Dark Chestnut, less common than the Chestnut, this richly coloured moth, aptly described by its name, can be seen at light or often feeding on late ivy flowers. Different clumps of ivy open at different times in the autumn, thus giving an extended season when insects are able to nectar on this valuable food source.
The Dark Chestnut is single-brooded, appearing from November to February, and can be differentiated from the Chestnut because the tips of the fore-wing are pointed or even slightly hooked. See pictures. Care is needed however, because worn specimens may well have this feature abraded and less obvious. The leading edge of the Chestnut wing is rather fuller and slightly rounded. Practice helps.
The books say that the Dark Chestnut can be commoner than the Chestnut but I don’t find that is the case here in east Cornwall, although both species are increasing their distribution throughout the UK. Bear in mind that increased moth trapping even through the winter months when these moths fly, may have some effect on the numbers of records collected.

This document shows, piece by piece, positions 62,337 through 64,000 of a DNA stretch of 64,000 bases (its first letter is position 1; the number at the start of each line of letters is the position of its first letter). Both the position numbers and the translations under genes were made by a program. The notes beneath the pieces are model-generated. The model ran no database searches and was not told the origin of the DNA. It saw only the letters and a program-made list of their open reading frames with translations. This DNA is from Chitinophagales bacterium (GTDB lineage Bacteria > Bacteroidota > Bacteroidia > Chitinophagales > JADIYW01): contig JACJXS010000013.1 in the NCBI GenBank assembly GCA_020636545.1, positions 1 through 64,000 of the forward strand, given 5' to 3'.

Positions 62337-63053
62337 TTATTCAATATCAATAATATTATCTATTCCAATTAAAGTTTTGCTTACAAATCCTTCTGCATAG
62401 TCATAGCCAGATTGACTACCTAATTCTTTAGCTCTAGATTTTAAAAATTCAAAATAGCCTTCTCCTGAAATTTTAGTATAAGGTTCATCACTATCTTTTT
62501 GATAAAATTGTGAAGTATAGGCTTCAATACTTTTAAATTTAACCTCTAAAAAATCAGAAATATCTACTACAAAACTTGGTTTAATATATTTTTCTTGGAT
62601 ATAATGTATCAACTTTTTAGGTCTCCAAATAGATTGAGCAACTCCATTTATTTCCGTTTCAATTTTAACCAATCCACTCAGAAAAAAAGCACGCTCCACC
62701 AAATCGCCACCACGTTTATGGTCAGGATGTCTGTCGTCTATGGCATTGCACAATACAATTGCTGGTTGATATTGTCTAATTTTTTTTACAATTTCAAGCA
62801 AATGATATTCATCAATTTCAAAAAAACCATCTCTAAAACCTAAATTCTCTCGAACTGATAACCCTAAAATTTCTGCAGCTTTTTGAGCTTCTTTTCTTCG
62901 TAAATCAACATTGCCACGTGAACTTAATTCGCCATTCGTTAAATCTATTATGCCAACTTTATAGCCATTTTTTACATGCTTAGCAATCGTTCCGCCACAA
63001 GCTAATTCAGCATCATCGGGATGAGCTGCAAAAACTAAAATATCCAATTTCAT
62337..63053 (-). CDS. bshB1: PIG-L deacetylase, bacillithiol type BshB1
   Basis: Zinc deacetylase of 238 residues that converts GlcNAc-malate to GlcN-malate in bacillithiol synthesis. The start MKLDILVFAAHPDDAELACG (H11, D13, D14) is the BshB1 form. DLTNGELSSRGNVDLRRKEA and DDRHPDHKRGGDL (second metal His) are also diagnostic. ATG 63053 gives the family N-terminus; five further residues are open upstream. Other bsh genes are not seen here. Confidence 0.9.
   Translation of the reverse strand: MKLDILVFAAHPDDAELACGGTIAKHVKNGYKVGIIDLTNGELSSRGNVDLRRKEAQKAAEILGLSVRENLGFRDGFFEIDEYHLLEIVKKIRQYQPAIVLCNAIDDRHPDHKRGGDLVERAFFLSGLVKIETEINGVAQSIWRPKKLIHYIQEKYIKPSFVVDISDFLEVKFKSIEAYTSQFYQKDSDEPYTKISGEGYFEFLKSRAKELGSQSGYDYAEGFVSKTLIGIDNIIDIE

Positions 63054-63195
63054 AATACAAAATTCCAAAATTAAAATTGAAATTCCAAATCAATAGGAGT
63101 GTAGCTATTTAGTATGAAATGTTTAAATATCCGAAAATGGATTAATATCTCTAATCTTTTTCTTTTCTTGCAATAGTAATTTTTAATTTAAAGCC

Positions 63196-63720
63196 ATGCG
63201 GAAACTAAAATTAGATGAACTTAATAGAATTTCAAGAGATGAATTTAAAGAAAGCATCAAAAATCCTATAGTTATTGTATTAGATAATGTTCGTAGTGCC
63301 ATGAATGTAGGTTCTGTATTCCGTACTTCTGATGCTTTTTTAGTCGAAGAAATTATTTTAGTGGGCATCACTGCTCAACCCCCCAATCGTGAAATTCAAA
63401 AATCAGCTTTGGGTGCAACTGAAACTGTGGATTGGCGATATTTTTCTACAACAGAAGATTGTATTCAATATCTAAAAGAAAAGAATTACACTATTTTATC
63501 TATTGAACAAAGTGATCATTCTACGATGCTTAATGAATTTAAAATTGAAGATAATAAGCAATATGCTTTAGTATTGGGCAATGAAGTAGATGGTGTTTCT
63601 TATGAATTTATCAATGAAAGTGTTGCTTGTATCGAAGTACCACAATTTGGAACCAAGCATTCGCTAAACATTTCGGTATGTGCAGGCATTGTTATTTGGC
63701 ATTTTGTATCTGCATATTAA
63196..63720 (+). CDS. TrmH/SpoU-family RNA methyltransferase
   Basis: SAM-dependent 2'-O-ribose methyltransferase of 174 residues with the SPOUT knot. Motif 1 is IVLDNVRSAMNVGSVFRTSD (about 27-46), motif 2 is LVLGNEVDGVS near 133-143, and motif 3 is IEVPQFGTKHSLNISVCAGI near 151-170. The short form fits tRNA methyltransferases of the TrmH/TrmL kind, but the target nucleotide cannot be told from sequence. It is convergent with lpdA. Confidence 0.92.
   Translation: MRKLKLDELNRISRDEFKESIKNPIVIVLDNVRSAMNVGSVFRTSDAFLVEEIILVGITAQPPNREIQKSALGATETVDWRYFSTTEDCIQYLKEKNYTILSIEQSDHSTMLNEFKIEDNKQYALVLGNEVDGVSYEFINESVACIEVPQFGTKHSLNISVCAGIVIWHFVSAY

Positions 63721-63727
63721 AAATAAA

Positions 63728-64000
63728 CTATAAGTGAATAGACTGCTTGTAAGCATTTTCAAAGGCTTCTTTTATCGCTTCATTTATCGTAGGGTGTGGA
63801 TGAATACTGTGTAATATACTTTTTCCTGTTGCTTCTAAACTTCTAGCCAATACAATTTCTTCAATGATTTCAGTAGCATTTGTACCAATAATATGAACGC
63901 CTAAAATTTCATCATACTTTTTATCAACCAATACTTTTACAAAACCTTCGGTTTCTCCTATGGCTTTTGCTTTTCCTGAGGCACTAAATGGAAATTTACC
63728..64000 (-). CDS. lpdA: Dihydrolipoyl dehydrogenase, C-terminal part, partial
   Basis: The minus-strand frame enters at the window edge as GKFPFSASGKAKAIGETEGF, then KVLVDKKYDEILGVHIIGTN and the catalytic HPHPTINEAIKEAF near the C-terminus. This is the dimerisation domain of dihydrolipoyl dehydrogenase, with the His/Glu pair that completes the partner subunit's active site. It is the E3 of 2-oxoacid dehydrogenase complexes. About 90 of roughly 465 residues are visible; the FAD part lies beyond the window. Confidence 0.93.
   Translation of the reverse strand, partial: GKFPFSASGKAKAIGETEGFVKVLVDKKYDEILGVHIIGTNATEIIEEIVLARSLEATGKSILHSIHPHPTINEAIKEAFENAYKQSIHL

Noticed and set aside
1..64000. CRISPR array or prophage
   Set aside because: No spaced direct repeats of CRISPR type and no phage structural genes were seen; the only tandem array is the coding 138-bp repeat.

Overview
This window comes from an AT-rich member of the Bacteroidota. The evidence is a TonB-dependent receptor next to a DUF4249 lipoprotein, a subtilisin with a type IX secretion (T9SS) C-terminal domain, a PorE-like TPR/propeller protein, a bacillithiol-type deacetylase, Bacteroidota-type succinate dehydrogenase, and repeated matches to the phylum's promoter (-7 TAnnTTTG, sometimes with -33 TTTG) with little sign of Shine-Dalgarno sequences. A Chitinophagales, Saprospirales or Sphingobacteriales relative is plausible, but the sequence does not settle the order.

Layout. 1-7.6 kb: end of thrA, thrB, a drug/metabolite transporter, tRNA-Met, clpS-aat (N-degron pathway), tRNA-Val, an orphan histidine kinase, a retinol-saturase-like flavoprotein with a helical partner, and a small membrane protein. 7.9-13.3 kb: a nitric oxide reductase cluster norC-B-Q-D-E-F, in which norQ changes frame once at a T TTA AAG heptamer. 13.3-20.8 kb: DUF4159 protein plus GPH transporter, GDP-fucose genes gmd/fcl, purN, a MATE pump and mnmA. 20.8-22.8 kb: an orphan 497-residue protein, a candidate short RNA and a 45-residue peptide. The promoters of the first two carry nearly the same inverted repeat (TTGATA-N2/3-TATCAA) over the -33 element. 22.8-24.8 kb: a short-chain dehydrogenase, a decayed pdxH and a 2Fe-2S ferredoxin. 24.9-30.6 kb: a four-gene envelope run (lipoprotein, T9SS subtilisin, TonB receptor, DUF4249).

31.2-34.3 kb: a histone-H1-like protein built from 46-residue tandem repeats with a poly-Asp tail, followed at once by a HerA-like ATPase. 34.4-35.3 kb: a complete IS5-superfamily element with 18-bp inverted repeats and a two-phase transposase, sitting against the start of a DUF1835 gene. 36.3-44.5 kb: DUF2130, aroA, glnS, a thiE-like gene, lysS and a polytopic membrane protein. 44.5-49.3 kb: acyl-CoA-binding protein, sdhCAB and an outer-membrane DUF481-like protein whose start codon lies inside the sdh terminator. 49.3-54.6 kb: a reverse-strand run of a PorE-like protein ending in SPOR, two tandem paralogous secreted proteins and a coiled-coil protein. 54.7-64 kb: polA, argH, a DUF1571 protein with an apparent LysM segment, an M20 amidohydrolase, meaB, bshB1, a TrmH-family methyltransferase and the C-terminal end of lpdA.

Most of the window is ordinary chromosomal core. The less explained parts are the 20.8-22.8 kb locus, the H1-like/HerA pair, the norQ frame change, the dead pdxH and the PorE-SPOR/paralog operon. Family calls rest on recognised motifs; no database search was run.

A typically flamboyant Victorian name, but the Merveille du Jour deserves it. A master of camouflage, this single-brooded late autumn moth is relatively common and widespread. It lives on oak, overwintering first as an egg, and, refreshingly, it doesn’t seem to be declining.
This moth is lumped with the Pale November Moth. The demure little geometer echoes the misty grey of the season. Another single-generation, late autumn moth, it over-winters as an egg and the following spring the caterpillar feeds on a wide variety of broad-leaved trees. It is sadly declining, despite no shortage of foodstuff, but it is possibly being under-recorded because it is difficult to differentiate between very similar species within the genus.
This nicely-marked carpet is unlikely to be confused with the Autumn-green and Beech-green Carpets as the two last species very rarely occur in Cornwall. The Red-green, not uncommon, is single-brooded, appearing in the autumn, but as the females hibernate through the winter they can be seen again next spring. Happily, it seems to be increasing in number and distribution. The caterpillar feeds on a variety of trees and the adult will come to light as well as feeding on ivy blossom in the autumn, and willow catkins the following spring.
We planned for a foray this month but had to cancel so Rowena has been visiting the woods and taken lots of photographs. A compilation has been sent out to our members but anyone is welcome to have a go at identifying these~ all shown on our home page. There are 12 in all.
Please use the email shown on the website to send in your ideas.
3.This is the one that has been chopped down by the slideshow!